The Indonesian kids everywhere had big smiles, but were always asking for pens, school books, T-shirts, money, anything.  We tried to give things only when we had a relationship (any sort of real communications other than "give me") or exchange.  But it's hard - everyone needs so much, and they have so little.  We traded old diving masks, sunglasses, T‑shirts, etc. for Komodo carvings in the park, and were happy to provide some school notebooks and pencils for the younger siblings of a high school student who paddled to our boat to converse and practice his English.  The only reactions to our being Americans (in this, the most populous Muslim nation, at a time when President George W. Bush seemed to be trying to annoy all Muslims) were big eyes and exclamations of surprise that we've come so far.  There was one market lady whose eyes lit up and she said, "Britney Spears!"  We had to laugh.  It was lovely.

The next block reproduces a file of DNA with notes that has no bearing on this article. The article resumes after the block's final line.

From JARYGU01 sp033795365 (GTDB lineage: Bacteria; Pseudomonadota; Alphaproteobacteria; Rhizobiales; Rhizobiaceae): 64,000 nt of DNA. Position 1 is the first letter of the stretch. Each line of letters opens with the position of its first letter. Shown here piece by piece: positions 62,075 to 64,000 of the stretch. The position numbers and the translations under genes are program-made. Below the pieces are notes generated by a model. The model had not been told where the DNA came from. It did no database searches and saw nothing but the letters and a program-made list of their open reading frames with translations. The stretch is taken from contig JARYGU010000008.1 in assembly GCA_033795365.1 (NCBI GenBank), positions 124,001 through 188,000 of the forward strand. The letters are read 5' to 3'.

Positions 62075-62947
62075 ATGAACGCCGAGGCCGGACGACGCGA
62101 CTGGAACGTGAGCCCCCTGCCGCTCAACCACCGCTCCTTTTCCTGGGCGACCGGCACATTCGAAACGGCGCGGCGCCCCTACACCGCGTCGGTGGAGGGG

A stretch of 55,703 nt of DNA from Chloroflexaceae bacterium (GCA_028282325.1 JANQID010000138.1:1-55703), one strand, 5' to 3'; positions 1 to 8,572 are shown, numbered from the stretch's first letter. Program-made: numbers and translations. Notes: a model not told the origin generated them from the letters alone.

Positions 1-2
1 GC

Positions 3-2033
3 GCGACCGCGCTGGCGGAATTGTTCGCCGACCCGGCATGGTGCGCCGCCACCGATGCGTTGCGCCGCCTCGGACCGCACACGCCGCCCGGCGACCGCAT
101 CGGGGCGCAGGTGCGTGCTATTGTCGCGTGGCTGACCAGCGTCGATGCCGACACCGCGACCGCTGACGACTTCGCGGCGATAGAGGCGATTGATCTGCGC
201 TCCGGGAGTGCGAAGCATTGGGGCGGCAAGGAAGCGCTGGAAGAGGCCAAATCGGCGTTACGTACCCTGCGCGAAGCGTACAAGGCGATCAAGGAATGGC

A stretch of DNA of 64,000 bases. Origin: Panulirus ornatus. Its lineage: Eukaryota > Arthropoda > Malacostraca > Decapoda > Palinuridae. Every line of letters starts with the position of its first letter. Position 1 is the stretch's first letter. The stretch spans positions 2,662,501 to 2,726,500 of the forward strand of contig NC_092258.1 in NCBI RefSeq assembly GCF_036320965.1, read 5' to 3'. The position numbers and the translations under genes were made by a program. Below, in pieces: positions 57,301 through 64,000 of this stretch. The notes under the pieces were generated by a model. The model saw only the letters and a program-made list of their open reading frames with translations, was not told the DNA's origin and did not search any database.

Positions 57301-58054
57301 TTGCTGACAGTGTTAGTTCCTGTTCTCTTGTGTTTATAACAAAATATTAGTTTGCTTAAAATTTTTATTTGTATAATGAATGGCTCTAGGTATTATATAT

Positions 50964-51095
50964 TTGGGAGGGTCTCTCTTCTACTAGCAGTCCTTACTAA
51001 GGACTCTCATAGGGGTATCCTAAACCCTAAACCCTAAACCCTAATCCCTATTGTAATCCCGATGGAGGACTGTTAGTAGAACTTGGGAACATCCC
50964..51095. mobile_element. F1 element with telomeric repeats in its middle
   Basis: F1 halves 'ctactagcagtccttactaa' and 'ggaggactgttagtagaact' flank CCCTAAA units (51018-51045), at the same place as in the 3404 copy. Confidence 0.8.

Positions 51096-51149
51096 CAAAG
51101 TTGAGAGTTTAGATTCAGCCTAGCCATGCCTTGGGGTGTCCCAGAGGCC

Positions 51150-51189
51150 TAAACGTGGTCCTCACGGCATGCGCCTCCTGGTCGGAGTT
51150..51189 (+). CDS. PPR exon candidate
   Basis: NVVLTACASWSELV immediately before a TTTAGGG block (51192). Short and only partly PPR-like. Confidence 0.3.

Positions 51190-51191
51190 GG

For more info, see Noonsite's Indonesia pages.

Cruisers: We are now publishing Downloadable Track Files in both MaxSea (.ptf) format and in OpenCPN (.gpx) format (not all tracks are available in all formats yet - we're still working on it and they take time).  You can download the track files either by clicking on the links in the tables below, or by clicking on the track in the Google Map below the table.  The MaxSea files are in native format but the OpenCPN files are zipped so they download faster, and they need unzipping after they've been downloaded (which Windows does natively).  If 2 files are shown, the smaller one has been edited to remove redundant points from straight tracks.  This improves the speed of the download as well as performance once the file is loaded.  Sometimes MaxSea Track files are separated from the Mark (chart notations) files.  Download instructions are provided if you need them.